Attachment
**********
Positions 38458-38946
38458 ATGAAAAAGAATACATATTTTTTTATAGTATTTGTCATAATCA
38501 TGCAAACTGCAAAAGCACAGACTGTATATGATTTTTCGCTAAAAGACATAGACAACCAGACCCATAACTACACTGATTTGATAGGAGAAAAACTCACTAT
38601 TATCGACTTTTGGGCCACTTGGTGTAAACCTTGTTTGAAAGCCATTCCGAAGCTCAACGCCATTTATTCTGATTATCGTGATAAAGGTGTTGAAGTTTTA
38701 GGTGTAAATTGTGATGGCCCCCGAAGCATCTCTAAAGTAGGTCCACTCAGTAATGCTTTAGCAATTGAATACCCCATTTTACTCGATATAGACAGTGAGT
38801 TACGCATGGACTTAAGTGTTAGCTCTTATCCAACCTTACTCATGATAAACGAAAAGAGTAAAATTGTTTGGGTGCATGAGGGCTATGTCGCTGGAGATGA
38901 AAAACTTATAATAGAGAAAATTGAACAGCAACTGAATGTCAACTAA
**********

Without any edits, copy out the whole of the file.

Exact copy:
Positions 38458-38946
38458 ATGAAAAAGAATACATATTTTTTTATAGTATTTGTCATAATCA
38501 TGCAAACTGCAAAAGCACAGACTGTATATGATTTTTCGCTAAAAGACATAGACAACCAGACCCATAACTACACTGATTTGATAGGAGAAAAACTCACTAT
38601 TATCGACTTTTGGGCCACTTGGTGTAAACCTTGTTTGAAAGCCATTCCGAAGCTCAACGCCATTTATTCTGATTATCGTGATAAAGGTGTTGAAGTTTTA
38701 GGTGTAAATTGTGATGGCCCCCGAAGCATCTCTAAAGTAGGTCCACTCAGTAATGCTTTAGCAATTGAATACCCCATTTTACTCGATATAGACAGTGAGT
38801 TACGCATGGACTTAAGTGTTAGCTCTTATCCAACCTTACTCATGATAAACGAAAAGAGTAAAATTGTTTGGGTGCATGAGGGCTATGTCGCTGGAGATGA
38901 AAAACTTATAATAGAGAAAATTGAACAGCAACTGAATGTCAACTAA